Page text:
Friday, October 31, 2014
FOR FULL ARTICLE SEE http://indiatogether.org/narendra-modi-government-security-defence-strategy-and-risks-government
The new government is only following on the footsteps of its predecessor, but with a difference. While Manmohan’s Singh’s government built national defence sinews, it apparently went about it with a longer time-span in its mind. In the interim, it reckoned it needed to keep the neighbours on both fronts placated through talks or the promise of talks. However, the new government, in speeding up the activities around national security, may be putting too much on its plate all at once. Will it be able to pull it off?
More consequential is the broadcasting of intent to its potential adversaries, Pakistan and China. By cancelling talks, the government has put Pakistan on a clear notice. By wielding a sword in addition to a shield, as the defence minister put it, Pakistan has been conveyed a message of deterrence.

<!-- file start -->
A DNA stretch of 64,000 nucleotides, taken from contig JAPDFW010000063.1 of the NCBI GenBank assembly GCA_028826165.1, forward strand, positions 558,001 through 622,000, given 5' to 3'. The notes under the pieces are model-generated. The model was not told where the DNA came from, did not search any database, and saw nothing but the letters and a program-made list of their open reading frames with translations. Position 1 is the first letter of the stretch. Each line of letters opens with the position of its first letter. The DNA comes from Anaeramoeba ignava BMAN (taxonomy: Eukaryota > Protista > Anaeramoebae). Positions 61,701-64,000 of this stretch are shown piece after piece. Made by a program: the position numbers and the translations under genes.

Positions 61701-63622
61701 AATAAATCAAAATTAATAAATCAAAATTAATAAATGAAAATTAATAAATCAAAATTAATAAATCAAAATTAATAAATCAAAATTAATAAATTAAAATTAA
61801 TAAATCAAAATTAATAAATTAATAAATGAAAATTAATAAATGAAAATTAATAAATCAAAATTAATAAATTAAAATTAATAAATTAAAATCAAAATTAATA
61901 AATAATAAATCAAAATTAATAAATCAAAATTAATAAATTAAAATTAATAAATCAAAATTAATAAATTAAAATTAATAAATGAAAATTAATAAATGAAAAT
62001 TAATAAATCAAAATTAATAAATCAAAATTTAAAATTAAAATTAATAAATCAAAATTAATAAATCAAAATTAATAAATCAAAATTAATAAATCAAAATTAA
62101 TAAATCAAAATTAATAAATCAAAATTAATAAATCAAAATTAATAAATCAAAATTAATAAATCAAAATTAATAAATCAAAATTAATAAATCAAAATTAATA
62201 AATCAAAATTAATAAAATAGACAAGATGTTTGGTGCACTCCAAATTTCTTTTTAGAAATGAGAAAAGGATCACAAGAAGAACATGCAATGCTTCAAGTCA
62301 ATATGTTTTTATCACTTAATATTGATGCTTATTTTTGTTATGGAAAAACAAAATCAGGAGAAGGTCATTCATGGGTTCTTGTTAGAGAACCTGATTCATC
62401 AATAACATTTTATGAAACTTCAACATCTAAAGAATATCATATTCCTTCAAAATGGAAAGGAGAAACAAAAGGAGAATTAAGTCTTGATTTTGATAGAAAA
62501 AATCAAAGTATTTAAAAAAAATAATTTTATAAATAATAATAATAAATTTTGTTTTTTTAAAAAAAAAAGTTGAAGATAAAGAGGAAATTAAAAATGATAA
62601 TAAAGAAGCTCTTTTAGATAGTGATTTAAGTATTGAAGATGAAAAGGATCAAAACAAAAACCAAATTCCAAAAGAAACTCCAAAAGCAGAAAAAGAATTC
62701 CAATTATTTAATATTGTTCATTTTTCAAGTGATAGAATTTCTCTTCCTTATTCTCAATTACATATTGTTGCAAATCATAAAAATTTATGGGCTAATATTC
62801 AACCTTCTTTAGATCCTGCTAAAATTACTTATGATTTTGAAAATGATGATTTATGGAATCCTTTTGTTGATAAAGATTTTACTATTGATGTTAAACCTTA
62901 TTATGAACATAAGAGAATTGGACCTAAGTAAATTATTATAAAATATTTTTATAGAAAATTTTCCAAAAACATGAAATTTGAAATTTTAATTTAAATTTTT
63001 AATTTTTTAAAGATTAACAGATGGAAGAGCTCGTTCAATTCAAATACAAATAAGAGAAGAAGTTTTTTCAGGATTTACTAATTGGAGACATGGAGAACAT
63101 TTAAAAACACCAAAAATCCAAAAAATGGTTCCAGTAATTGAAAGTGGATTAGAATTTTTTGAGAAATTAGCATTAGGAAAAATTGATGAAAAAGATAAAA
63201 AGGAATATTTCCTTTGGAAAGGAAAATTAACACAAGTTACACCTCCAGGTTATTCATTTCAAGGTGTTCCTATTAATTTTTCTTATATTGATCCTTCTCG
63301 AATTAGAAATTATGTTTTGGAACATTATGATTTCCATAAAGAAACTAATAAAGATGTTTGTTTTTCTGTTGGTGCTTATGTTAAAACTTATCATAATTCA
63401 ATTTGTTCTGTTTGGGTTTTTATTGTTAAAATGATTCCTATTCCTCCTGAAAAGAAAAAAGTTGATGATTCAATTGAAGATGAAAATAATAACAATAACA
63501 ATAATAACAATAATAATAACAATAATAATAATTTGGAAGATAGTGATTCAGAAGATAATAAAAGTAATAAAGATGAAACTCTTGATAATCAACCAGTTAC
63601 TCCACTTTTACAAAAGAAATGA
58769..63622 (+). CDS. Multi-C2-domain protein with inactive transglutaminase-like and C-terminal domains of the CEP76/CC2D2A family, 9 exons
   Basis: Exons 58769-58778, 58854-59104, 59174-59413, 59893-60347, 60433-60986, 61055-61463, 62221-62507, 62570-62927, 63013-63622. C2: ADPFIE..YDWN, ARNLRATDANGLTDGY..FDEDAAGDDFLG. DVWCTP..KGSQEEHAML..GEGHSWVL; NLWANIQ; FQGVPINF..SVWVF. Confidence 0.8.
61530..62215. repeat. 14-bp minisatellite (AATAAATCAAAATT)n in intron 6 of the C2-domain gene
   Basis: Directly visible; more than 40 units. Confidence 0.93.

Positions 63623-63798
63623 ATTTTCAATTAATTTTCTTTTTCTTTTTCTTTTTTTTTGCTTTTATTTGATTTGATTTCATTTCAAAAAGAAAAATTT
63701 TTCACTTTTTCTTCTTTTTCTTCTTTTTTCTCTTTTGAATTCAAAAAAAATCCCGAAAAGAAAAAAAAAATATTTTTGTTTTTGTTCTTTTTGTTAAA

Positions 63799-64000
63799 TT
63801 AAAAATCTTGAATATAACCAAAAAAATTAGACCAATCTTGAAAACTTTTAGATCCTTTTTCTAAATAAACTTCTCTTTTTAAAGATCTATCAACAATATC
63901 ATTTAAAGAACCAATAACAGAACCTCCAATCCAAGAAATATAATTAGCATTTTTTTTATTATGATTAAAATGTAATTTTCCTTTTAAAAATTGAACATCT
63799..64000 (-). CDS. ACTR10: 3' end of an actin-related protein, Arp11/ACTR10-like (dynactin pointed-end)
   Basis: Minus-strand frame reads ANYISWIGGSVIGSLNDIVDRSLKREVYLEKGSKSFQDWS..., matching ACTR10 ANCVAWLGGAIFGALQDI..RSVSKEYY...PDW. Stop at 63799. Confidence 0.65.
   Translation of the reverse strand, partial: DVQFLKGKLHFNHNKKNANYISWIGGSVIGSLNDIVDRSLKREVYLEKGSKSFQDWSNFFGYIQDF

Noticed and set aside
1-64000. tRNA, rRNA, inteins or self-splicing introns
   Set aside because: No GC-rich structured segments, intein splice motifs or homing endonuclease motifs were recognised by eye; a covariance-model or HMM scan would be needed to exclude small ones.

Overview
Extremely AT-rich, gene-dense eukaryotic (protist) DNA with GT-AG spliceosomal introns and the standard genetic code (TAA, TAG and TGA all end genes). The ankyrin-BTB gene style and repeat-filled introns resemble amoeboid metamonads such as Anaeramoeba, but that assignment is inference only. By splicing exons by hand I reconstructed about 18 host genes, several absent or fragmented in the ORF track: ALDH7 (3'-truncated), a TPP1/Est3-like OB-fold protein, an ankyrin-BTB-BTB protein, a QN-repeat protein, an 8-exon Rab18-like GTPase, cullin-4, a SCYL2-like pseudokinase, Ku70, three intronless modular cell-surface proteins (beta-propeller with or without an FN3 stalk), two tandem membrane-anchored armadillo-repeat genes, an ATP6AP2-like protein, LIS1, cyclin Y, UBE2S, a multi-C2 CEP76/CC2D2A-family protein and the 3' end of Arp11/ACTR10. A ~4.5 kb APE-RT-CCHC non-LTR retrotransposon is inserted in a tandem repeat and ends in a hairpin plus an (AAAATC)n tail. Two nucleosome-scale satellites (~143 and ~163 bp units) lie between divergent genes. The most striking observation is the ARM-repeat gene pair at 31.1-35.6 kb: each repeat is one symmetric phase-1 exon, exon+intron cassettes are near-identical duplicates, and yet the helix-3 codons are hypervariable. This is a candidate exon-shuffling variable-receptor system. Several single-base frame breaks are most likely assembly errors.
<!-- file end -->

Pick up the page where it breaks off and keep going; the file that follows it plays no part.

On the China front, the national security adviser at the Munich Security Conference in New Delhi ruled out a compromise solution on the border involving territorial concessions. India’s position in China’s ‘containment’ has come to acquire considerable heft in India’s exchanges with the US, Japan and Vietnam. This, alongside having a mountain strike corps out of its infancy, gives India the confidence to ‘stand up’ to China, if not tell it off.
The upshot of these moves has been evident in the response. From Pakistan it is as expected. Not only has its national security adviser rejected any Indian attempt at ‘hegemony’, but its maverick former dictator, Musharraf, has gone on to say that Pakistan would not hesitate to use nuclear weapons if push comes to shove. China has also been equally clear, telling India not to build border roads, but also keeping its forces in eyeball to eyeball confrontation at Chumar even while its president was in Ahmedabad and Delhi.